Years ago when I stopped smoking I used a technique psychologists call precommitment. I knew that the little voice in my head could easily talk me into just having one. And down the slippery slope I would slide. I made a deal with a friend who wanted to quit as well. We each wrote out checks for hundreds of dollars to the re-election committee of our biggest political nightmare. (We both picked Jesse Helms.) We switched envelopes, stamped, addressed, and ready to go. Then once a week we met, looked each other face-to-face and said whether or not we had kept our promise. If one of us caught the slightest flicker of lie in the other’s eyes, they would mail the envelope. There were times when I would have paid that much money for a cigarette, but knowing it would go to help re-elect Helms kept me on the straight and narrow.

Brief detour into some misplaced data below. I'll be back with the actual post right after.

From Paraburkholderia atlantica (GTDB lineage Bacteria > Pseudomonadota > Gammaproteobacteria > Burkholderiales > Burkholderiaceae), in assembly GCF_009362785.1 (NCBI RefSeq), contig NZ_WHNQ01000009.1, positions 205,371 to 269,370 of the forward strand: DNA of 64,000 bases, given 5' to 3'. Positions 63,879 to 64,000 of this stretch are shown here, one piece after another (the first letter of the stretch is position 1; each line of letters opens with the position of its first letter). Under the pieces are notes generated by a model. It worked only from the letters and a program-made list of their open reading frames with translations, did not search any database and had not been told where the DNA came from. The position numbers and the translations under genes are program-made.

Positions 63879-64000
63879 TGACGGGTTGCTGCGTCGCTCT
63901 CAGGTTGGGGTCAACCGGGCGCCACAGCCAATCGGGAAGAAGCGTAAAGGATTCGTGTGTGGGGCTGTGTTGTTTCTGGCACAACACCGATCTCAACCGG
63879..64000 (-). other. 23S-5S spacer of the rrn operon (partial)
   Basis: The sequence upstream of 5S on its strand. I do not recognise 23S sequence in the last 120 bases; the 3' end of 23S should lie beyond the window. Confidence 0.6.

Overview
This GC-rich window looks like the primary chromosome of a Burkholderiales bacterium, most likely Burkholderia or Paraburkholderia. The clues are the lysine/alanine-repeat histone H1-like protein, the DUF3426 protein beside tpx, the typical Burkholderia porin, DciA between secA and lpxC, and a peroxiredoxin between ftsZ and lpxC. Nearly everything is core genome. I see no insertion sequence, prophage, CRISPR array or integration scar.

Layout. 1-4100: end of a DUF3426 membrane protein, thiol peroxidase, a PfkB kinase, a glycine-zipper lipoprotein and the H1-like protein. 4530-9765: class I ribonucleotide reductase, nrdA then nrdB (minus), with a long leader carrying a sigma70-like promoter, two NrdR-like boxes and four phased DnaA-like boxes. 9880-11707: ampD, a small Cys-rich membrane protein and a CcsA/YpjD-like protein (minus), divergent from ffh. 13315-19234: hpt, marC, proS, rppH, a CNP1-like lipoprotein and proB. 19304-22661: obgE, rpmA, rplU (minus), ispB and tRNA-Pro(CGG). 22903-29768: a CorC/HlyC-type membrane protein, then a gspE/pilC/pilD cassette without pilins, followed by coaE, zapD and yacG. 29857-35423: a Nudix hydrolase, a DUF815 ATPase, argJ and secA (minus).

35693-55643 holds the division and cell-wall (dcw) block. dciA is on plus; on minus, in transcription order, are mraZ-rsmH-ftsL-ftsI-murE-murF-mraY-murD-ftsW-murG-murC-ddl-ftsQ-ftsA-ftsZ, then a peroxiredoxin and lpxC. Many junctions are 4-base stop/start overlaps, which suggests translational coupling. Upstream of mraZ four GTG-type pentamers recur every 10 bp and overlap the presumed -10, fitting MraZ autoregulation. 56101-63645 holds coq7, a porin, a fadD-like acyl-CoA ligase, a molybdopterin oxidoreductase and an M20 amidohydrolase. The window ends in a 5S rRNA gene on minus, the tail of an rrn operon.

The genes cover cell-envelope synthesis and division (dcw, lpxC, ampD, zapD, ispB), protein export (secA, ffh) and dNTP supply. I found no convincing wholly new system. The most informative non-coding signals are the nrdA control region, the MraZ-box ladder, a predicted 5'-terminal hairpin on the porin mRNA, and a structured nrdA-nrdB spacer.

The idea is to make it nearly impossible to crap out on your promise. Odysseus ordered himself lashed to the mast and had his seamen fill their ears with wax so he could listen to the deadly, seductive songs of the Sirens.
What is that huge challenge you want to face that you think your mind will con you out of fulfilling? What is that behavior or habit you want to change?
Find a cost you are not willing to pay and someone to play this powerful game with you.